The American Philosophical Association (APA) has issued a statement supporting public philosophy and urging philosophy departments to consider recognizing work in public philosophy not just as service, but also, when fitting, as teaching or research. Here’s the statement:
The American Philosophical Association values philosophers’ participation in the public arena. This includes work that engages with contemporary issues as well as work that brings traditional philosophies to non-traditional settings. Public philosophy may also bring the discipline into dialogue with other humanities, the arts, natural sciences, social sciences, and interested people outside of academia. Public philosophy is done in a variety of traditional and non-traditional media. Public philosophy can be especially valuable when it reaches populations that tend not to have access to philosophy and philosophers. Further, the APA notes that public philosophy raises the profile of the discipline, the scholar, and the home institution.
The APA encourages departments, colleges, and universities to recognize public philosophy as a growing site of scholarly involvement. To that end, the APA encourages institutions to develop standards for evaluating and practices for rewarding public philosophy in decisions regarding promotion, tenure, and salary, so that faculty members who are interested in this work may, if they choose, pursue it with appropriate recognition and without professional discouragement or penalty. Although peer-reviewed scholarly publications remain central to the profession, the APA applauds philosophers’ contributions to public policy, to consultation with government, medical, business, and civil society institutions, and to public opinion in general. Public philosophy presented or published outside of standard academic venues has evident value as external service to the profession and/or community. But we also urge institutions to consider broadening their standards for evidence of excellence in research and teaching and to consider whether their faculty’s work in public philosophy is more properly counted as contributing to these latter categories of faculty evaluation.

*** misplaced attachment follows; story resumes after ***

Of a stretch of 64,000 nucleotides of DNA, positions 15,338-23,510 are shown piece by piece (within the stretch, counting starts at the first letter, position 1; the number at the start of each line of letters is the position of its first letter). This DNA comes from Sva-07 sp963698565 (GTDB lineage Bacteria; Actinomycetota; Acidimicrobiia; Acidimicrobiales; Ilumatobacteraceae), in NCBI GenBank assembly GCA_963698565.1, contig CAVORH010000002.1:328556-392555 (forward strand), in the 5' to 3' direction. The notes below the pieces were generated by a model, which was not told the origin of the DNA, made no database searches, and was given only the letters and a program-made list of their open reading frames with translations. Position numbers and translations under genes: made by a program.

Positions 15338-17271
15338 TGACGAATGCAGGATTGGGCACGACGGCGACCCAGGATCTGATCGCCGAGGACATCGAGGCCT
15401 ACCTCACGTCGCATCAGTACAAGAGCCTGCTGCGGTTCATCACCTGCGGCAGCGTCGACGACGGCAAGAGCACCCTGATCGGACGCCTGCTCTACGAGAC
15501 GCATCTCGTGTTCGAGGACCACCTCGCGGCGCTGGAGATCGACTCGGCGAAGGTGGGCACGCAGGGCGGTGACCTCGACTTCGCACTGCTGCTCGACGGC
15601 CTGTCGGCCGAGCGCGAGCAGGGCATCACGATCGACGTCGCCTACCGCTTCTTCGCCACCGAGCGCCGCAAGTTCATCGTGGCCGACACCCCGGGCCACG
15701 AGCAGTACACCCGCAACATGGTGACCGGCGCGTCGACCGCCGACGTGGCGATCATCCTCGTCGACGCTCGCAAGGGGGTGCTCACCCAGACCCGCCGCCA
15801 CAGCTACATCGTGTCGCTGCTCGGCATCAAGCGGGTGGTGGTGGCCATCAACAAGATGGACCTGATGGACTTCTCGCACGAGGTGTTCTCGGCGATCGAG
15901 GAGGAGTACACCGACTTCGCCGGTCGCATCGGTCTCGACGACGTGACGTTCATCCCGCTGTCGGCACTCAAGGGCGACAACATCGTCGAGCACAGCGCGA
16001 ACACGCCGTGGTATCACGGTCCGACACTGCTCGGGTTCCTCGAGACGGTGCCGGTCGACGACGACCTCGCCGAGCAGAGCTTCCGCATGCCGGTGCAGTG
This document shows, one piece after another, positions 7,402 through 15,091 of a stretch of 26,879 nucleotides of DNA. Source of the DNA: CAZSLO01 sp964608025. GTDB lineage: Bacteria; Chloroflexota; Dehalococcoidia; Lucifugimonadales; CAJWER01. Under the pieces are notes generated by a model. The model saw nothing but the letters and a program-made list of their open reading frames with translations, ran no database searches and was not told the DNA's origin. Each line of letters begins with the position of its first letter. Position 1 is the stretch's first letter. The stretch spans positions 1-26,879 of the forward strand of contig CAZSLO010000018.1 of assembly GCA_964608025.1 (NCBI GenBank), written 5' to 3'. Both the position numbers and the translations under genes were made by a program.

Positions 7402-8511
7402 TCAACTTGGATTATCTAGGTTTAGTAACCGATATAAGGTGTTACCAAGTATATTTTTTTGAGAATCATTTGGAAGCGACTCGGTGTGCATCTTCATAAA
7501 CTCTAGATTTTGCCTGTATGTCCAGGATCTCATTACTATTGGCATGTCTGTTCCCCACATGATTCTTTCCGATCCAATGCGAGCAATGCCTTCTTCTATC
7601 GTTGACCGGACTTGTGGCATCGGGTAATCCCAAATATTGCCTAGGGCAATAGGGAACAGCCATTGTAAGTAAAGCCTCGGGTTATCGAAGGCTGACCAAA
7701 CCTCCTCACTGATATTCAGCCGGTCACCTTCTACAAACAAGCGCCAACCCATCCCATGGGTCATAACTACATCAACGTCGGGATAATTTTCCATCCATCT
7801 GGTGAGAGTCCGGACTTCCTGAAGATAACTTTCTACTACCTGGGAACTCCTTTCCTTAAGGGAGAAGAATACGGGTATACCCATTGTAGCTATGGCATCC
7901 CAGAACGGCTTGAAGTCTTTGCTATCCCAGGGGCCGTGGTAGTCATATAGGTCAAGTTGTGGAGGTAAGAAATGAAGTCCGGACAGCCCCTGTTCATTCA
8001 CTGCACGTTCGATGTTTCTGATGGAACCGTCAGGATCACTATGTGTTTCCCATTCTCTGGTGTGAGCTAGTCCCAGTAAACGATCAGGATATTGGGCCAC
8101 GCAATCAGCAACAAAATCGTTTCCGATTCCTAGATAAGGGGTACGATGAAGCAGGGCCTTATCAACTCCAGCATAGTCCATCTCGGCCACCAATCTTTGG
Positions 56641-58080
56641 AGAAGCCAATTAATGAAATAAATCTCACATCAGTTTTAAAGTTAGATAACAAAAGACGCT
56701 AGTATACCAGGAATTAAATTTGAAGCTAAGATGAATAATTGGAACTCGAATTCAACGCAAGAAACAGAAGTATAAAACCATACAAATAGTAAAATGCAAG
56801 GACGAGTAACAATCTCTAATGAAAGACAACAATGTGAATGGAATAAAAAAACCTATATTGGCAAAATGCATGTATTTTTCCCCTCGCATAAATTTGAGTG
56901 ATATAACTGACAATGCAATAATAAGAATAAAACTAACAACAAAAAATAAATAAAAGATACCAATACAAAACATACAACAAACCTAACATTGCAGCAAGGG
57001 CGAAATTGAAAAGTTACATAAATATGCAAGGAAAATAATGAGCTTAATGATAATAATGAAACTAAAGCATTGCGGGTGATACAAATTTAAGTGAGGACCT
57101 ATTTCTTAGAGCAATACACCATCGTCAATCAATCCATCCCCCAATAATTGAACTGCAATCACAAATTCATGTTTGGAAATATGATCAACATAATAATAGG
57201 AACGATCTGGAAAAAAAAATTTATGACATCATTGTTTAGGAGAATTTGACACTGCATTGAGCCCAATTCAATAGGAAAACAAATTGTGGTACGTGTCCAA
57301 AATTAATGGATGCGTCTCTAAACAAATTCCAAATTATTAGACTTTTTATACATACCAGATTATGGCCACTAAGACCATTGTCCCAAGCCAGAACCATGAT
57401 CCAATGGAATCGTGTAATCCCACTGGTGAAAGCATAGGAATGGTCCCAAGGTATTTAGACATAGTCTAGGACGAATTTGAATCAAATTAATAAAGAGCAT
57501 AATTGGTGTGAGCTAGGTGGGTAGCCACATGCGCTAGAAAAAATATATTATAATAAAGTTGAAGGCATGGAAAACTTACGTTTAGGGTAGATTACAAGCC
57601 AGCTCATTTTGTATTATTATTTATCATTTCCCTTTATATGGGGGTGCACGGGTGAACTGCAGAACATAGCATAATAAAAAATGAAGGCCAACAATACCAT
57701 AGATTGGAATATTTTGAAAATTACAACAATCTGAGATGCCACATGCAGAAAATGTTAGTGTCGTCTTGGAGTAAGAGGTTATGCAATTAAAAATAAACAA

The statement was put forward by the APA’s Committee on Public Philosophy and its Committee on the Status and Future of the Profession in March, and approved of by the APA’s Board of Officers in May, 2017.[Note: I am on the Committee on Public Philosophy.]